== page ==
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Rebecca completed a PhD on genes regulating early oocyte development at Monash Institute of Medical Research (Monash University) in 2008. During her post-graduate years, Rebecca also worked as a research assistant on several projects investigating genetic markers for bovine embryo development, epididymal markers of sperm maturation and DNA mutations related to male infertility in mice.
In 2008, she travelled to Washington DC to join the Smithsonian Conservation Biology Institute and apply her skills to develop optimised assisted reproductive techniques in endangered felids. Rebecca worked primarily on assessing the impact of exogenous hormones (used during ovulation induction) on the quality of ovulated oocytes in the clouded leopard. She also had the opportunity to develop skills in reproductive endocrinology; artificial insemination; semen collection and cryopreservation; and oocyte aspiration, IVF and embryo culture in a variety of wild felid and ungulate species.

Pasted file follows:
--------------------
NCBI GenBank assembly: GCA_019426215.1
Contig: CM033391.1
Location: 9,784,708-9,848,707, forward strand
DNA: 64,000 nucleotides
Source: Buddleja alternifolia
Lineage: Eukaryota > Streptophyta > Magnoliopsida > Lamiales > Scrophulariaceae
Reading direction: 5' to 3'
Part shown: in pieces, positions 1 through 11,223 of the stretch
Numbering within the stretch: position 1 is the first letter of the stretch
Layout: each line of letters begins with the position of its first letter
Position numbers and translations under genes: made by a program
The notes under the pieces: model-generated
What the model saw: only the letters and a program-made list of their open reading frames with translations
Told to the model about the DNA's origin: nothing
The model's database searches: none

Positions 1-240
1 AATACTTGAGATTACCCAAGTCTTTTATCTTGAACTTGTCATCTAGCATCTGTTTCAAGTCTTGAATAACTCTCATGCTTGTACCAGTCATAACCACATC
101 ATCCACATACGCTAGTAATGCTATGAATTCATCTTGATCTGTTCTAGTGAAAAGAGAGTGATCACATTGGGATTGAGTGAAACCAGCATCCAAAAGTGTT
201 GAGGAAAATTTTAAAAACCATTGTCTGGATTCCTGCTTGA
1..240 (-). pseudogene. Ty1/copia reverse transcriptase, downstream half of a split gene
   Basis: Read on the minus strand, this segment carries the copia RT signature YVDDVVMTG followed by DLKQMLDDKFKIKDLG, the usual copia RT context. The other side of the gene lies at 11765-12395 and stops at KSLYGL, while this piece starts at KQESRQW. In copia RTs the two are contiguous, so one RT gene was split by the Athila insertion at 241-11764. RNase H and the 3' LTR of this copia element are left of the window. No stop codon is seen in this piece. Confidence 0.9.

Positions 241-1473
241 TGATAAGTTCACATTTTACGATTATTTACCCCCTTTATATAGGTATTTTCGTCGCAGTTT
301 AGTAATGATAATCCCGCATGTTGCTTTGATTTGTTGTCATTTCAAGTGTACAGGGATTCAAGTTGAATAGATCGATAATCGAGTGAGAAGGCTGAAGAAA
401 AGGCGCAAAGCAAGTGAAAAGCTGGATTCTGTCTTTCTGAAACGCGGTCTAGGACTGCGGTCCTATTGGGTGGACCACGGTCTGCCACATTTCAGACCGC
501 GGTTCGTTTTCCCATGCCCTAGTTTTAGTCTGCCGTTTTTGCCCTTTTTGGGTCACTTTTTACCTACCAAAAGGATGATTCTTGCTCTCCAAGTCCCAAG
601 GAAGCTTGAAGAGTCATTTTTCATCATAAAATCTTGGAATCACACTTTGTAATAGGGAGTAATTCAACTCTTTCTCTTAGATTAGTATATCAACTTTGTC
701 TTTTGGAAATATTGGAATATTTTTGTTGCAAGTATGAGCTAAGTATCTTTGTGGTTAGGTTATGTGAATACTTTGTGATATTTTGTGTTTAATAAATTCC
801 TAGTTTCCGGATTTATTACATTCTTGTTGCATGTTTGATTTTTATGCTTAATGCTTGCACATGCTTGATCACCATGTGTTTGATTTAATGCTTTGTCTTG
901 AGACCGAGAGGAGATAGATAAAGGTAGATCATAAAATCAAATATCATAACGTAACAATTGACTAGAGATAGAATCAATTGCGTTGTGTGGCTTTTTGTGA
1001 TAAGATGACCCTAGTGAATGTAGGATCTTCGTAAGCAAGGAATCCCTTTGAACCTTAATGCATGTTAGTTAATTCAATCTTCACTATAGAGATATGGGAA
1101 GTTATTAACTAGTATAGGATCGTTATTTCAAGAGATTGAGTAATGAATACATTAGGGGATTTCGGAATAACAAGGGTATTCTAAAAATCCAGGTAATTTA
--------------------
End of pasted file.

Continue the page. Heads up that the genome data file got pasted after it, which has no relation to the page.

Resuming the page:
Rebecca joined Taronga as a research biologist at the Wildlife Reproduction Centre in 2013. Rebecca’s primary research interest is in cryobiology of non-mammalian sperm, such as coral and squamate lizards.
Rebecca plans to expand Taronga’s existing genebank reserves – the Taronga CryoReserve – as a vital resource for conservation managers and scientific researchers to increase basic knowledge of reproductive biology, cell physiology and genetics, and to develop breeding management tools to aid in the long-term preservation of ecological communities.